Vietnam’s top e-wallet by subscribers MoMo has expanded its userbase at a scorching pace in the past year — from 10 million in January 2019 to 20 million currently.
Yet, the company believes there is further room for growth and is now targeting 50 million users — or half of Vietnam’s population — in 2-3 years, as more people have become accustomed to digital solutions amid the pandemic.
For Nguyen Manh Tuong and Nguyen Ba Diep — who founded the company along with Pham Thanh Duc in 2007— the growth is part of a larger plan to gather customer insights and provide a spectrum of services to financial institutions, such as credit scores of potential borrowers that can be used by banks.
“Payments are the conduit to get customer insights from which we can develop other products and services. We position MoMo as the channel to provide those insights to financial institutions and other businesses,” said Tuong, who is vice chairman of M_Service, the company behind MoMo.
“But a scale of several million customers is not enough,” he added, “Our target is 40-50 million users… and we will continue to invest to reach the expected scale.”
His confidence is bolstered by the more than 180 per cent year-on-year growth in Vietnam’s mobile payments in the first seven months of 2020. For many banks, online transactions accounted for over 90 per cent of the total transaction volume in the period.
The growth is a vindication of the founders’ long-held belief in the transformative power of fintech.
“We were inspired by the Bangladeshi microcredit pioneer Muhammad Yunus, who provided small loans to millions of the unbanked. Having observed life in the late 90s, we knew that the combination of technology and financial services would be the key that would unlock our country’s growth potential,” Diep said, recalling the founding of the business in 2007, when less than 10 per cent of Vietnam’s population was banked.
MoMo started life as a mobile money business where users could transact with their phone balance. In 2010, it transformed into an e-wallet when its services began to be regulated. By 2015, it had enrolled about 500,000 users.
“When I was in the US in the 2000s, I was intrigued to see people bring so little cash with them as access to digital payments was fast and easy. I thought it would be so impactful in lessening the financial inequality for the bottom of the pyramid,” said Tuong.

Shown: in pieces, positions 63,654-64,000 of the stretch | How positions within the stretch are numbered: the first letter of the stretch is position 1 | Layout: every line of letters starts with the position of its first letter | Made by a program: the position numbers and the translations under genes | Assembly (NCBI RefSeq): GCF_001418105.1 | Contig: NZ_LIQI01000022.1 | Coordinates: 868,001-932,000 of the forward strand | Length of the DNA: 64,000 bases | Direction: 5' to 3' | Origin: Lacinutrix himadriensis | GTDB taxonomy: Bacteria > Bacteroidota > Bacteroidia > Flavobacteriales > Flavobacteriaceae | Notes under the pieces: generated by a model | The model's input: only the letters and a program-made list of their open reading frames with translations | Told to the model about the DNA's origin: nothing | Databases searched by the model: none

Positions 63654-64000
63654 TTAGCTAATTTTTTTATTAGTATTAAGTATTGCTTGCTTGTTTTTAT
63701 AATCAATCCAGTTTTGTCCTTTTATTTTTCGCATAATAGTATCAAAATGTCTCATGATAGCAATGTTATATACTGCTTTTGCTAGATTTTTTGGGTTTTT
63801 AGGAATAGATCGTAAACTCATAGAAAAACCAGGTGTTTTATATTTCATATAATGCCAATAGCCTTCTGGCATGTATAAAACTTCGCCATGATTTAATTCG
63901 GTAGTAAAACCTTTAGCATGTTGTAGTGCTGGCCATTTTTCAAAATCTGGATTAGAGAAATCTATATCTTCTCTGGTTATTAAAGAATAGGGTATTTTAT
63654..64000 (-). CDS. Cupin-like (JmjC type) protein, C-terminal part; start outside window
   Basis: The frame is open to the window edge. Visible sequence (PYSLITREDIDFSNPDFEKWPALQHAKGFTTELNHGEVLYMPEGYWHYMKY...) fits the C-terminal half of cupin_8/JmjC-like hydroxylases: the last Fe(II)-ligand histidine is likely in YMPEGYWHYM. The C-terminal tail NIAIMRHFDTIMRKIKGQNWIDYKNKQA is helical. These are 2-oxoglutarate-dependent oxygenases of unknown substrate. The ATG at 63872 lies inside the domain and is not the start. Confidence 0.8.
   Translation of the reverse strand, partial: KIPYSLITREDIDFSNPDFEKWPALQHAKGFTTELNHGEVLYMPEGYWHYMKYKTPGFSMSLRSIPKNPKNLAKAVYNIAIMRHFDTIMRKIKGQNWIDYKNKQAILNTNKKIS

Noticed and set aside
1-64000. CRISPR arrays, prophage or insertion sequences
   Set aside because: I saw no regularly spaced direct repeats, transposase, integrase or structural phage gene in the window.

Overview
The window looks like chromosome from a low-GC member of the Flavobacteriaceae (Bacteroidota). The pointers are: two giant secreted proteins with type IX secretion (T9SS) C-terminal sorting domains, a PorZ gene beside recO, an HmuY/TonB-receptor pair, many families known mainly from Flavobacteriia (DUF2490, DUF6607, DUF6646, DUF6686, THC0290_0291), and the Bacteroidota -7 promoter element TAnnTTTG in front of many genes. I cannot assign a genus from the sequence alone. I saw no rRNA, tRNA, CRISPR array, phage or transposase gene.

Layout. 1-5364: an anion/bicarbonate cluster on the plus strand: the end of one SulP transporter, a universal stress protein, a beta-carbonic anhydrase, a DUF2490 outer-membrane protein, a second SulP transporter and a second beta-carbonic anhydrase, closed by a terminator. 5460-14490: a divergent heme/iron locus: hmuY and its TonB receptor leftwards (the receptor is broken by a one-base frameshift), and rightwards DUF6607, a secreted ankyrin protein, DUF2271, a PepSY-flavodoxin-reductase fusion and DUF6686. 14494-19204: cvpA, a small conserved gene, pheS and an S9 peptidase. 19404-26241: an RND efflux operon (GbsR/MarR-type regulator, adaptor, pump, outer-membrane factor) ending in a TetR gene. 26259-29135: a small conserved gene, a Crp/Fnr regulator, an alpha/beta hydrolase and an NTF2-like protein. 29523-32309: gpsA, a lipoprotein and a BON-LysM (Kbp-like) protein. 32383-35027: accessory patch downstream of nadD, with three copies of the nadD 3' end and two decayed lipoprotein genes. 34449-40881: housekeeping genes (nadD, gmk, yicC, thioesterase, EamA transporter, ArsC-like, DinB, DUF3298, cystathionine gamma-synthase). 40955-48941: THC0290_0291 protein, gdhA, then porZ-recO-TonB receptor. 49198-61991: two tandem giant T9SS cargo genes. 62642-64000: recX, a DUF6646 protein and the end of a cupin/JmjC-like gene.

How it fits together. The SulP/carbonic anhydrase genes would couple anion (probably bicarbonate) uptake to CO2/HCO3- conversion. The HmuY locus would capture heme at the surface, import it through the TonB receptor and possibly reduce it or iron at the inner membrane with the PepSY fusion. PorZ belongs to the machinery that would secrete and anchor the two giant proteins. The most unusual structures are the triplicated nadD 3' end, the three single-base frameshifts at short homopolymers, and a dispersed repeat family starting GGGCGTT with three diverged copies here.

The company is also one of the top-funded firms in Vietnam. According to DealStreetAsia’s proprietary data, M_Service has raised more than $130 million from global private equity giants such as Goldman Sachs, Affirma Capital (previously Standard Chartered Private Equity), and Warburg Pincus.
In the financial services sector, its fundraising is behind only VNPAY — a QR-code system and tech enabler for banks —which landed $300 million from marquee investors including SoftBank Vision Fund and Singapore’s GIC.
Given the pace of internet and technology adoption in Vietnam, the founders and investors seem optimistic that MoMo can reach the 50 million user base in 2-3 years.
“That ambition is entirely achievable,” said Jeffrey Perlman, managing director and head of Southeast Asia at Warburg Pincus. “If you look at the penetration of Ant Group in China, you can have an incredibly profitable business if you reach that kind of size and scale. And obviously, you are able to offer numerous products and services to the user base,” he pointed out.
The Vietnam government is also catalysing the growth of the sector in terms of regulation. In July, the country’s central bank, State Bank of Vietnam (SBV), agreed to an e-KYC pilot programme to allow banks to open payment accounts online.
SBV has also said it will work on agent banking norms to spread financial access across the country, especially in rural areas. About 43 million Vietnamese, or 63 per cent of adults, have a bank account, the SBV said earlier this year. The goal for the country is to bank 80 per cent of adults by 2025. “This means major barriers to opening banking accounts will be removed,” said Diep.
For MoMo, this means more users for its gamut of services.